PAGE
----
There are dark clouds on the economic horizon: skyrocketing fuel costs, rising interest rates, political uncertainty and a falling dollar, to name just a few. However, in spite of all these potential risks, growth in the ceramic tile market continues its steady gain, and most in the industry remain optimistic about the outlook for the future. This sense of optimism in the face of adversity was pervasive at the tile industry's largest American show, Coverings, which drew a record crowd this year. In addition to seeing the latest and greatest tile products, the biggest draw for me personally is to spend time with the tile manufacturers, learning what challenges and opportunities those in the industry face.
During the four event-filled days of Coverings, I had the chance to talk with tile industry professionals from all types of companies, from artisans who make each piece of tile by hand to the largest multi-national manufacturers who mass produce millions of square feet annually. One thing this diverse group seemed to have in common was a strong sense of optimism about the future of the ceramic tile industry. Though the aforementioned concerns do weigh on their minds, these concerns are balanced out by positive factors such as the continued strength of the U.S. housing market, continuing consumer interest in ceramic tile and stone products and positive economic indicators.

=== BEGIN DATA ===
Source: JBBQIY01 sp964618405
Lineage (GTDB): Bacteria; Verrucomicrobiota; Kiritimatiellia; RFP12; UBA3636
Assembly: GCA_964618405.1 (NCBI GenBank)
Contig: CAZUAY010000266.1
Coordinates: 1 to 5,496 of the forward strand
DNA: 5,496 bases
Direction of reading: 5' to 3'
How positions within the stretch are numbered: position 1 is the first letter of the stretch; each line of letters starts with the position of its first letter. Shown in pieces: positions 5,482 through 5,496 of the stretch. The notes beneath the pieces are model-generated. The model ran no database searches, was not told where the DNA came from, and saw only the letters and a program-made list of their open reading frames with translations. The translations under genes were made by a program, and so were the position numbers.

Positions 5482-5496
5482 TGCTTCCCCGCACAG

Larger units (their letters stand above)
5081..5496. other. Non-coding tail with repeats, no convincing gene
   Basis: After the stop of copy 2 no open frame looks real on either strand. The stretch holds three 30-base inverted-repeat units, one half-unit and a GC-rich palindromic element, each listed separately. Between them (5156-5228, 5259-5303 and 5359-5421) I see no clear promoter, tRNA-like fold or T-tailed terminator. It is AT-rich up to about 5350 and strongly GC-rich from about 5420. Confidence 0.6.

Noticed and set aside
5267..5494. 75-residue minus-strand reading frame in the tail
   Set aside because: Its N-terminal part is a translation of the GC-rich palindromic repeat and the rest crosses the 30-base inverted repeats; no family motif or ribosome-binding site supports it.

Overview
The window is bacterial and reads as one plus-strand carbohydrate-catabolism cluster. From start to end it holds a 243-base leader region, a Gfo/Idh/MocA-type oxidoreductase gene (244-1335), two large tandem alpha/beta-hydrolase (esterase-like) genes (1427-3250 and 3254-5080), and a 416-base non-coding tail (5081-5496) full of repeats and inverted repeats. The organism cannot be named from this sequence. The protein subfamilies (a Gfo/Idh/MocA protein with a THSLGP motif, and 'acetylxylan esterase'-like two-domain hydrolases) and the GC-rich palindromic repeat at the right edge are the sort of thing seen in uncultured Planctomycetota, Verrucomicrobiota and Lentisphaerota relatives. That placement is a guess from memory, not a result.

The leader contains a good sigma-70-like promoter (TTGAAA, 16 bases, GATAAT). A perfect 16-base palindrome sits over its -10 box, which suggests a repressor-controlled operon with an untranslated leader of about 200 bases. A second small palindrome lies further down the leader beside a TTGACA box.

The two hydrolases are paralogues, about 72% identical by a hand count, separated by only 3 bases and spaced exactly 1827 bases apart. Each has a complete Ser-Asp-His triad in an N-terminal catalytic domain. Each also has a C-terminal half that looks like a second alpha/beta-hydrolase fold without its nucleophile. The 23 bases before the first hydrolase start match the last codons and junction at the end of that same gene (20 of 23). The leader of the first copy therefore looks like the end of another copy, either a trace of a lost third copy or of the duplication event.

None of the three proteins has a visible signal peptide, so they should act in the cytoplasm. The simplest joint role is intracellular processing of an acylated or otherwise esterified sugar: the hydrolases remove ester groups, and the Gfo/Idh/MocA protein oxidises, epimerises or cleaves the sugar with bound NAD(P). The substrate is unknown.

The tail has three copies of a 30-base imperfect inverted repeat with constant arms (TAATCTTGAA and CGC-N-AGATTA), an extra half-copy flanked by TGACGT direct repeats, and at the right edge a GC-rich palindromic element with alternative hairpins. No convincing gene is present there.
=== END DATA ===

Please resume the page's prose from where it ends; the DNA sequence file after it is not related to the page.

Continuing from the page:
Also serving to allay the potential concerns of those in the tile industry are the innovative solutions tile manufacturers have developed to address their problems. Faced with rapidly growing energy costs for manufacturing and transporting tile, European producers are creating production facilities in the United States, which significantly reduces manufacturing and production costs and allows these companies to be more competitive in terms of pricing. Assopiastrelle, the Association of Italian tile producers, recently announced a new initiative that will make it easier for U.S. distributors to import tile from Italy by simplifying the transportation chain. With the new system, distributors in the United States can order tile for a price that includes shipping and insurance, let the manufacturer take care of the delivery process, and receive a single invoice for the transaction. This initiative is just one example of the many creative solutions the tile industry has created to address the problems it faces. By applying their creativity to all aspects of ceramic tile, from design to marketing and distribution, those in the ceramic tile industry are ensuring a bright future for it, no matter what problems may arise.